StanThomas is concerned that souls be saved.Because of his concern for the spiritual welfare of the Witnesses, Stan Thomas haswritten a book that is conciliatory in nature. While there is no easy way to say some thingswithout being offensive, for light must dispel the darkness, there is a spirit of gentleness that ispervasive in the style of writing according to the will of the Lord
. “Brethren, if a man beovertaken in a fault, ye which are spiritual, restore such an one in the spirit of meekness;considering thyself, lest thou also be tempted”
(Gal. 6:1).Those who know little about the Witnesses will find this particular work not onlyinformative but also interesting. Those Witnesses who might, in the will of the Lord, be willingto ask why one of their own left the movement, will find the work interesting for it ischaracteristic of cult members to exclaim when confronted with the facts,
“I never knew that.”
Despite the fact that this work was written 33 years ago, it is still culturally relevant today.
The Division of Labor
The content of 
Jehovah’s Witnesses And What They Believe
is divided into two majorparts. In the first division four chapters provide a historical summary of the Witnesses. After theWitnesses are introduced and their zeal for personal salvation established, the facts and fictionsurrounding Charles Taze Russell are set forth. Then the great transition of men and movementsfrom Russell to the present day is traced.In the second division eight chapters explores specific doctrinal concerns including whatthe Witnesses teach about Jehovah, the Trinity, everlasting life, hell, the second coming, bloodtransfusion, what constitutes the Church of God, and finally eschatology or things to come.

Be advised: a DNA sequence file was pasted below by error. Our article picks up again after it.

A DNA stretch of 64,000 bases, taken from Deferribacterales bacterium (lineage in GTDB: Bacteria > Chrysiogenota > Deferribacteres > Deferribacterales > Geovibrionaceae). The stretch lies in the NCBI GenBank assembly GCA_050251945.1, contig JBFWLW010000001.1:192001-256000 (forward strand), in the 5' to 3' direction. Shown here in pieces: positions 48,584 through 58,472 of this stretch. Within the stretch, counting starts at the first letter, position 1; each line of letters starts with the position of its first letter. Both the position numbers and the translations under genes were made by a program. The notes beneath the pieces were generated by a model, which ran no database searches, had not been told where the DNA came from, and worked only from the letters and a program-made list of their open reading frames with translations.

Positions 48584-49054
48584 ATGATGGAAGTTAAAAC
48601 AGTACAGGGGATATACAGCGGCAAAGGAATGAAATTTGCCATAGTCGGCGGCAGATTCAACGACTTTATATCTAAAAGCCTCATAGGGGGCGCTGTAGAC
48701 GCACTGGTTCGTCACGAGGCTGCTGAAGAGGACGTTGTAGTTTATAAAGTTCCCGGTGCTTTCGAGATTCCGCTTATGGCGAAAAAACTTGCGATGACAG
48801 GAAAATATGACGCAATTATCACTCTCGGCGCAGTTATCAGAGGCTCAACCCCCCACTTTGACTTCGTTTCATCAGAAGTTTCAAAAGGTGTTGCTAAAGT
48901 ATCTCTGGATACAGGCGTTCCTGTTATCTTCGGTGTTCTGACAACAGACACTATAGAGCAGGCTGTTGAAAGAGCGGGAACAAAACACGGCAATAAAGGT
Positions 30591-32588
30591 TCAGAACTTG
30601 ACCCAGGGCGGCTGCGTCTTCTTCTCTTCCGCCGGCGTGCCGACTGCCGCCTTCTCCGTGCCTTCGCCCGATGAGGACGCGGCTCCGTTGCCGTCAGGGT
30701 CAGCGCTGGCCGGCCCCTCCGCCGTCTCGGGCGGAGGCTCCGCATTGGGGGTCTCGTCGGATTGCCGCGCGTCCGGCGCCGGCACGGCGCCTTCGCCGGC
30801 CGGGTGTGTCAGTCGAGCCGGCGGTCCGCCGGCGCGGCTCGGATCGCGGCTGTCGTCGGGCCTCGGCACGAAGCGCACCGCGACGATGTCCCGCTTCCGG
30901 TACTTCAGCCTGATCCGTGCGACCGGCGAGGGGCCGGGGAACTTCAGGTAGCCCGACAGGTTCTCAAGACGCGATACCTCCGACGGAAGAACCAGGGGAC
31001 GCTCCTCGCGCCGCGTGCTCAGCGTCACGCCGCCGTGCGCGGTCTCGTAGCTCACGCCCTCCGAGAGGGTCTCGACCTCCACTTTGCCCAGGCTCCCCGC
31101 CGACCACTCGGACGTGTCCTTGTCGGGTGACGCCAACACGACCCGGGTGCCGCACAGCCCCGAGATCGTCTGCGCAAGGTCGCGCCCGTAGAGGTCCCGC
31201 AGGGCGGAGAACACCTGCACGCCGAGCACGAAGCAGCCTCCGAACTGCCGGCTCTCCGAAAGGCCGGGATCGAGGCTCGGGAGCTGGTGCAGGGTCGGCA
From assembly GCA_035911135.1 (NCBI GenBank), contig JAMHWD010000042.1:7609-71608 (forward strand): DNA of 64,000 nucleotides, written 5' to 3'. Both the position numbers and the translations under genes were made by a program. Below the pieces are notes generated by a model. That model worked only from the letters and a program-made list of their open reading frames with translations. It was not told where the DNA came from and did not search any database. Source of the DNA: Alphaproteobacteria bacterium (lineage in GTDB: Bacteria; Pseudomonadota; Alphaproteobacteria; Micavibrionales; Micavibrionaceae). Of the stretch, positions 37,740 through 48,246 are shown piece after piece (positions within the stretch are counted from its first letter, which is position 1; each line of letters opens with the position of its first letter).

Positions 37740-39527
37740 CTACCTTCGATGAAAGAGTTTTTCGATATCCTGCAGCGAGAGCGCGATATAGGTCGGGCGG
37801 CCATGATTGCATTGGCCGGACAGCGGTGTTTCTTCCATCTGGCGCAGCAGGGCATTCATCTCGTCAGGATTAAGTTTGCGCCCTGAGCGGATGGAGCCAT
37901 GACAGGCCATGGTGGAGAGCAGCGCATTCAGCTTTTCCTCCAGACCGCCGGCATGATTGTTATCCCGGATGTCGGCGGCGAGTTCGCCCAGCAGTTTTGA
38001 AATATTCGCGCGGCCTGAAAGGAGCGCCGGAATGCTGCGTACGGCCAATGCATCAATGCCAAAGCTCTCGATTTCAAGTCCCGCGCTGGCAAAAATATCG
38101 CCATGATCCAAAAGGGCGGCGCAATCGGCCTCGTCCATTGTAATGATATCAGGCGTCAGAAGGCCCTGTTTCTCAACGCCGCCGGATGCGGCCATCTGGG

The Way of Salvation for Jehovah’s Witnesses
The figures surrounding the growth of Jehovah’s Witnesses are impressive by anyobjective standard. In July of 1879, the Bible Students (Jehovah’s Witnesses were then called)published a magazine entitled
Zion’s Watch Tower and Herald of Christ’s Presence
. Only 6,000copies were printed. Today,
The Watchtower 
is regularly printed at the rate of several millioncopies twice each month in more than sixty-six different languages and dialects.But the success of 
The Watchtower 
magazine tells only part of the story of Jehovah’sWitnesses. There is more to the organization than a paper for the people not only subscribe to themagazine they spent several hours each week going house-to-house, making return calls, andconducting “Bible studies” in the homes of interested persons. And the question arises as to why.Why do so many sincere, warm, kindhearted, well meaning, friendly people engage in ferventreligious activity? The answer is not hard to discover.The Jehovah’s Witnesses seek, not only the personal salvation of others, they seek to savethemselves through good works. Good works remain the way of salvation for Jehovah’sWitnesses for the apostolic doctrine (Acts 11:26) of salvation by grace through faith alone (Eph.2:8,9) is rejected. The Jehovah’s Witnesses, while believing that they believe the gospel, have nopersonal experience of saving faith. Jesus said in John 5:24
“Verily, verily, I say unto you, Hethat heareth my word, and believeth on him that sent me, hath everlasting life, and shall not 
come into condemnation; but is passed from death unto life.”